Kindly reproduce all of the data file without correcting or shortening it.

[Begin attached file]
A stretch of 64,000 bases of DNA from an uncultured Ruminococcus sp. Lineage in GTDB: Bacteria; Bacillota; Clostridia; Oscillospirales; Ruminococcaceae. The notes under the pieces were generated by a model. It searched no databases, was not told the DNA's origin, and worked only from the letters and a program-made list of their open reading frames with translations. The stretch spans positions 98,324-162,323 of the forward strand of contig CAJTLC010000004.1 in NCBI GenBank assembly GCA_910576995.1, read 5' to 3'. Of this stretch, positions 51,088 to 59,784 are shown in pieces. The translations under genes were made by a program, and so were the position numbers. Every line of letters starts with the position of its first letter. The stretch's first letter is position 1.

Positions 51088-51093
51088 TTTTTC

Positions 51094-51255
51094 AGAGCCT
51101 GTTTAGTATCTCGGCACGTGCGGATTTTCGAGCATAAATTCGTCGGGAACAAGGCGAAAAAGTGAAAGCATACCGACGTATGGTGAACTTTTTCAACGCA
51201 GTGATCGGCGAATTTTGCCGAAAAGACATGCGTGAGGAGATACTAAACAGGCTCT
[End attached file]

A stretch of 64,000 bases of DNA from an uncultured Ruminococcus sp. Lineage in GTDB: Bacteria; Bacillota; Clostridia; Oscillospirales; Ruminococcaceae. The notes under the pieces were generated by a model. It searched no databases, was not told the DNA's origin, and worked only from the letters and a program-made list of their open reading frames with translations. The stretch spans positions 98,324-162,323 of the forward strand of contig CAJTLC010000004.1 in NCBI GenBank assembly GCA_910576995.1, read 5' to 3'. Of this stretch, positions 51,088 to 59,784 are shown in pieces. The translations under genes were made by a program, and so were the position numbers. Every line of letters starts with the position of its first letter. The stretch's first letter is position 1.

Positions 51088-51093
51088 TTTTTC

Positions 51094-51255
51094 AGAGCCT
51101 GTTTAGTATCTCGGCACGTGCGGATTTTCGAGCATAAATTCGTCGGGAACAAGGCGAAAAAGTGAAAGCATACCGACGTATGGTGAACTTTTTCAACGCA
51201 GTGATCGGCGAATTTTGCCGAAAAGACATGCGTGAGGAGATACTAAACAGGCTCT